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Ten Days.

It’s been ten days since we stopped allowing clients into our building.

I could not believe it today when I made an updated client blog post, you can read it here if want, that it had been ten days since the last one.

It feels like three days ago.

The days have melded together.

We are getting into our stride, and everyone is adapting.

Some genius (not me) suggested numbering our parking spots and marking them out in chalk. Someone else suggested papering basic instructions and our phone number on our windows.

But at home it all melts into one.

Again, I’m still very lucky. I’m employed and well. I have a vaguely normal schedule. I’m not on the front lines, even in the veterinary world. Its more, so much more, than many.

But I can only decompress and try to relax, or go back to work.

I’m either on or off. There is no middle ground.

It’s grief.

That’s the only word I can find for it.

Grief for the dog park.

Grief for dinner with colleagues or friends.

Grief for home projects, for which I always have had boundless energy.

Grief for Hockey, I miss my Golden Knights.

Grief for meeting with my team, usually the highlight of my working week.

Grief for my town, everyone else’s playground that I call home.

Grief for how things used to be.

I am so spoiled.

My loss is measured in an unwillingness to do vaguely productive things with my free time.

Until my friends start to get sick, as one did today.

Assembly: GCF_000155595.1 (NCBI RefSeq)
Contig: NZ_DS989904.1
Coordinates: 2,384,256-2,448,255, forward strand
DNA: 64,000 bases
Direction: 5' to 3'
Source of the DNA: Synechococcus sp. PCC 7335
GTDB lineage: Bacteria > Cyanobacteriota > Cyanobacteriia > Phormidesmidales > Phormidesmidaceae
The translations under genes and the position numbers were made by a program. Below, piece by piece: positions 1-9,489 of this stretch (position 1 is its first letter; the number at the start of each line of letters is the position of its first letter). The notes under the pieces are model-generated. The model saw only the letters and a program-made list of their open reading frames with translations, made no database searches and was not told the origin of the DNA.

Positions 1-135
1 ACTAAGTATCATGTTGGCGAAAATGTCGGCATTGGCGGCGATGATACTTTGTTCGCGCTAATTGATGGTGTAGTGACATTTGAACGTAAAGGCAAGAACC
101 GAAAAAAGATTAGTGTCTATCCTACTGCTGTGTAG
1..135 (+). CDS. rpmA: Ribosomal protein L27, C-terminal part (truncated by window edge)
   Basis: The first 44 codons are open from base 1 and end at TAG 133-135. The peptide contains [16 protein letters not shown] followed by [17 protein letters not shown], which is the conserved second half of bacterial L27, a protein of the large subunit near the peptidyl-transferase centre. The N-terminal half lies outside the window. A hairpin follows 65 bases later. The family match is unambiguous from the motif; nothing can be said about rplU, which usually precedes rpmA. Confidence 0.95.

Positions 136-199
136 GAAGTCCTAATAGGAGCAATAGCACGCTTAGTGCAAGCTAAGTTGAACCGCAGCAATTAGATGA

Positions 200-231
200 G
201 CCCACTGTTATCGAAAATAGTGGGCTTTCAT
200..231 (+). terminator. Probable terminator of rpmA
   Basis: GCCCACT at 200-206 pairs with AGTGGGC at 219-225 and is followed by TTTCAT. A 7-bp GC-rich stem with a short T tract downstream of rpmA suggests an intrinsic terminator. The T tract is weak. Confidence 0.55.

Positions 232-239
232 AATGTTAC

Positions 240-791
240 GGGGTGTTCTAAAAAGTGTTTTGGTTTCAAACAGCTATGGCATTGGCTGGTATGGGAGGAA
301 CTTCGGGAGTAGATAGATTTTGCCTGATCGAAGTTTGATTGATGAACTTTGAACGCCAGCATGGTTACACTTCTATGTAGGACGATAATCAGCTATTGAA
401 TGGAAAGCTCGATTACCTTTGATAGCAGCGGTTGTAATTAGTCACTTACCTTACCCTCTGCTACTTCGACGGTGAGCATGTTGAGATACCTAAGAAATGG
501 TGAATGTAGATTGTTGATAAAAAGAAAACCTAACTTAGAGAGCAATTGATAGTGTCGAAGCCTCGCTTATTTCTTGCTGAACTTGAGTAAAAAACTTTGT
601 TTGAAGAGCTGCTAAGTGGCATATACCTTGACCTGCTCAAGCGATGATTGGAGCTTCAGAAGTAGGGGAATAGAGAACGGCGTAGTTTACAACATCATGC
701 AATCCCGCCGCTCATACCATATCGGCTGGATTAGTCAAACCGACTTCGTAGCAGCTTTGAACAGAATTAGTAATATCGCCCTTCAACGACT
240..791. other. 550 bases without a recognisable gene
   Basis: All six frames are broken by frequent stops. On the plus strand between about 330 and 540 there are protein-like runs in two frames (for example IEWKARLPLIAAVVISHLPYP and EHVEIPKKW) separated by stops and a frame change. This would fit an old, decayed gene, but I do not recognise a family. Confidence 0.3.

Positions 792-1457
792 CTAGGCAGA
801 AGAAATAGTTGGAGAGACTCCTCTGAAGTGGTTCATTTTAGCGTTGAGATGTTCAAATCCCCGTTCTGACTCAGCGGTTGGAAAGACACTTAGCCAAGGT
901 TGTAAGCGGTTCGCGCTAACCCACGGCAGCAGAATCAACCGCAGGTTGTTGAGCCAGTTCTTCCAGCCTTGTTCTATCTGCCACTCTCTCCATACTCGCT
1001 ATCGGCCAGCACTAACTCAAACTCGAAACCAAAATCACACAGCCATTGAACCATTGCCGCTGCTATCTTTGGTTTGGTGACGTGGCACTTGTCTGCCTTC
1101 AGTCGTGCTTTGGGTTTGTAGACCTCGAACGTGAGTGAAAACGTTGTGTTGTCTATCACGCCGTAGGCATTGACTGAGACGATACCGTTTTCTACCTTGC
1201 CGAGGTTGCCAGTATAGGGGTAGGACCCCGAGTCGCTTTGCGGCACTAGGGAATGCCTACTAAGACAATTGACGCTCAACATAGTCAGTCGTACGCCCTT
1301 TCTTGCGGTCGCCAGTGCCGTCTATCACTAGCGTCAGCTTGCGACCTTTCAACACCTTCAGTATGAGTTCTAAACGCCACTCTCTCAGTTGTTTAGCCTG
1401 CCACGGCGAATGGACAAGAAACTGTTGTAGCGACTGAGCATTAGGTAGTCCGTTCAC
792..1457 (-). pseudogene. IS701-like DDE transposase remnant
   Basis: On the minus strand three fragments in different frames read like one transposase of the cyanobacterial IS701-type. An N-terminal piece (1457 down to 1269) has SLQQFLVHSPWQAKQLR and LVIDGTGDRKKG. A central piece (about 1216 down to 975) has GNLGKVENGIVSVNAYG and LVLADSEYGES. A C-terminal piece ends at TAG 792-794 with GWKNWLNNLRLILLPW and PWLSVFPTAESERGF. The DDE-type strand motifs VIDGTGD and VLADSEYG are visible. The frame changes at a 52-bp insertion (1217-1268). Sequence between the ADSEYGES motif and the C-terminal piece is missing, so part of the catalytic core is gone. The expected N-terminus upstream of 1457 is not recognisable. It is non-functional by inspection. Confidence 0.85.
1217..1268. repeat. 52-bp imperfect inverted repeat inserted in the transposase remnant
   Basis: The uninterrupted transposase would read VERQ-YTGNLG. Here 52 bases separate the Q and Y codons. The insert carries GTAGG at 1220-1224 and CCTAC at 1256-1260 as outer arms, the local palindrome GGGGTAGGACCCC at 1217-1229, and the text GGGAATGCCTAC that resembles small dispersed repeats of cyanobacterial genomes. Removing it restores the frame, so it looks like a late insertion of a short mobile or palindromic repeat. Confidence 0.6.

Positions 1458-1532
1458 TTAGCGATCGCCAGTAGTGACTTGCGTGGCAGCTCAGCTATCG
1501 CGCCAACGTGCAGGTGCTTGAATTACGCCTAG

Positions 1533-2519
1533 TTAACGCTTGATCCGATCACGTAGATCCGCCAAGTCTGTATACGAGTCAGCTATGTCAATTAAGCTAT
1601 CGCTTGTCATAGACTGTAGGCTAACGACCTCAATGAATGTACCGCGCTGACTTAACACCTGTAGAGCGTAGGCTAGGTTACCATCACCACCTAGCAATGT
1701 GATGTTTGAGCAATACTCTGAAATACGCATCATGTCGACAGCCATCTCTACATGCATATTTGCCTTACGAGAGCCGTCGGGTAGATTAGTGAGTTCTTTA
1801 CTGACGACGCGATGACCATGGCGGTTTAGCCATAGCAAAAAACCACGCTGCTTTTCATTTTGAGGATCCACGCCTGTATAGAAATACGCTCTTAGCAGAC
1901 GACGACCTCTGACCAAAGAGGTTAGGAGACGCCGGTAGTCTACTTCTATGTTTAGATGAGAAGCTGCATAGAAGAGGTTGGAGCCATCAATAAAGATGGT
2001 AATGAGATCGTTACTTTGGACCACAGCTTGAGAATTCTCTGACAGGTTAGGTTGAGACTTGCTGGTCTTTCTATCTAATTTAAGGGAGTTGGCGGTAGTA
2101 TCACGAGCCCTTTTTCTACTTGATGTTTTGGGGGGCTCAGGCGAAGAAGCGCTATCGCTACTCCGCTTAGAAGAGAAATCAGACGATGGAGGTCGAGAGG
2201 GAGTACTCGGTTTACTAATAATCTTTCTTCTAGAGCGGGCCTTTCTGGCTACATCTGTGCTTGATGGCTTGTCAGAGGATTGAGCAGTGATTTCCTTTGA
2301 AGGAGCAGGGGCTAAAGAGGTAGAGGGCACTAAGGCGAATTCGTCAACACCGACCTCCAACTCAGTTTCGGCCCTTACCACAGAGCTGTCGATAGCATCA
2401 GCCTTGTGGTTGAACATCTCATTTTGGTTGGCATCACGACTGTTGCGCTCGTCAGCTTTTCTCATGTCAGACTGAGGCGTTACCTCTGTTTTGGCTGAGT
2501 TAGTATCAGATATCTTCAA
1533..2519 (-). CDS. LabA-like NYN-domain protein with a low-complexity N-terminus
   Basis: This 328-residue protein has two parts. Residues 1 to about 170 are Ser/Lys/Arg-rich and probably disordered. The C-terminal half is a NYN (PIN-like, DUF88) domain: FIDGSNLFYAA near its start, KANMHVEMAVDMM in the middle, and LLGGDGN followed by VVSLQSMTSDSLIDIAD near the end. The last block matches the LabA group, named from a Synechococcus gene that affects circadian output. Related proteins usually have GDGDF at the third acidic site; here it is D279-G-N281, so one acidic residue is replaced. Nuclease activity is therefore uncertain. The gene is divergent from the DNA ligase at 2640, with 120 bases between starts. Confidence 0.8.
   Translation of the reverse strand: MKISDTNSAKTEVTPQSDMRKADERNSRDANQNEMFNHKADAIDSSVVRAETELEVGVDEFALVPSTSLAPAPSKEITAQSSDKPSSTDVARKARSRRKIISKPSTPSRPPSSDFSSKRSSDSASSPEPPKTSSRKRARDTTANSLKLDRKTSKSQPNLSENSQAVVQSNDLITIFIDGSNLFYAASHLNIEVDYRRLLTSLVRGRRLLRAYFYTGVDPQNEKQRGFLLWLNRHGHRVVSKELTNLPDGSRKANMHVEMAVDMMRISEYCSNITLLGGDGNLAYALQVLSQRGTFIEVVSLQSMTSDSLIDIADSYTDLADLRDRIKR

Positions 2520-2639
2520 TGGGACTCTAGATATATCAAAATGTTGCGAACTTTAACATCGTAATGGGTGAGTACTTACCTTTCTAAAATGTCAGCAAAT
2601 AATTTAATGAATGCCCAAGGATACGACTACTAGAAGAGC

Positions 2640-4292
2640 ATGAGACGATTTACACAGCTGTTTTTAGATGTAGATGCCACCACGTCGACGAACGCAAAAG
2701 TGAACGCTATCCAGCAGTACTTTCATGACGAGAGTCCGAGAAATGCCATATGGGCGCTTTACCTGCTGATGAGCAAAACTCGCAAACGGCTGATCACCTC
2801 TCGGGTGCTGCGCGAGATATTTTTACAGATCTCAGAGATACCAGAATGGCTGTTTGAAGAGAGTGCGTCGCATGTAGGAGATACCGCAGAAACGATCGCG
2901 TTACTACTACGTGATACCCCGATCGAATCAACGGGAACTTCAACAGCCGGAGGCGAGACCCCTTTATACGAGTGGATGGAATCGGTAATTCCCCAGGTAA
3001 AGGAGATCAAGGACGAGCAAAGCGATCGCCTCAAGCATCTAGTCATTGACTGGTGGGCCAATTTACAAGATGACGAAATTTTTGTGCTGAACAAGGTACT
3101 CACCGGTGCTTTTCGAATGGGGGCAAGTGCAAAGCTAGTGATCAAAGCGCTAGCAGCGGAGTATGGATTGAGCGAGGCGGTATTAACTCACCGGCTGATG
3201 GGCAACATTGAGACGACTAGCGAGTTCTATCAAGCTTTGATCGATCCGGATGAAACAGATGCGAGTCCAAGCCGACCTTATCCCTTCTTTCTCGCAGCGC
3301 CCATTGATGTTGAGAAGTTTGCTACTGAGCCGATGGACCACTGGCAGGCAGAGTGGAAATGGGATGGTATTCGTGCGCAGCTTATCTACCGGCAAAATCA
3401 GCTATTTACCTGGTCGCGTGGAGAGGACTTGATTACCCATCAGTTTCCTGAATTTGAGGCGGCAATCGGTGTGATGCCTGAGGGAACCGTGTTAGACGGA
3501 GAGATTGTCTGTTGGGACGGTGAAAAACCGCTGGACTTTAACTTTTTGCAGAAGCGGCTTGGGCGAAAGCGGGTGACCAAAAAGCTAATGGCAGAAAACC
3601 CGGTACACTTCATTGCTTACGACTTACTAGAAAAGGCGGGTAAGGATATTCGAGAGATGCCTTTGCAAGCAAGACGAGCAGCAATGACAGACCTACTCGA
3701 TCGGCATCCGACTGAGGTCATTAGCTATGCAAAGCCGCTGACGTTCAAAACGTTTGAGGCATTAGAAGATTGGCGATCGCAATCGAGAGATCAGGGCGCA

Until my friends tell me of clinic owners wanting to cut their losses and sell.

Until my 90-year-old Mom starts off our weekly transatlantic phone call with “I’m not sick.”

Until the worry, fear, anger, frustration, boil over into words.

It’s been ten days since we stopped allowing clients into our building.

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The worst week of my working life.

I’m sure it is the same for a lot of you.

I’m lucky.

We were prepared.

We had a plan.

We are open.

I have a job.

I am well (so far).

But I am pretty beaten.

The constant planning, changing of the plan, and then changing again.

Messaging to staff and clients, much of it contradictory, from day to day.

The difficult conversations; “it’s not enough” through to “it’s too much.”

The constant conversations, decisions, and monitoring of decisions.

Getting into work first, and leaving late.

Snapping at people who are just trying to keep things light and being their normal upbeat selves. Or whom are not as quick at checking their email as you would like.

Trying to enforce social distancing.

Seeing the town I love, and I’m proud to call my home, look like it is dying.

The constant, ever present, worry about colleagues, friends, and family.

I am not ashamed to say I cried at my desk yesterday.

But I did not cry because of all of the above. I cried because I as posted that we would be cutting our hours, not letting clients into our building, and fearing, as I have for weeks, for what is to come, a client responded:

“So typical of Craig Road, they care about their patients, and pet parents. ❤️”

And what I thought about is my colleagues.

The team I work with.

The ones who have done everything they can to help prepare, implement new policies, and new cleaning regiments. Who have been dedicated to ensuring we had the basic supplies we need to be there for our patients. Who accepted daily temperature checks like is was the most normal thing in the world. Those who have had really bad days and still are at work, and want to work, to look after our clients, and our patients.

My Team.

The internal culture of workplaces can be a fragile thing. But it can also be resilient. They can even thrive in adversity. People check in on other people. Making sure that their colleagues are OK.

Making sure that I’m OK.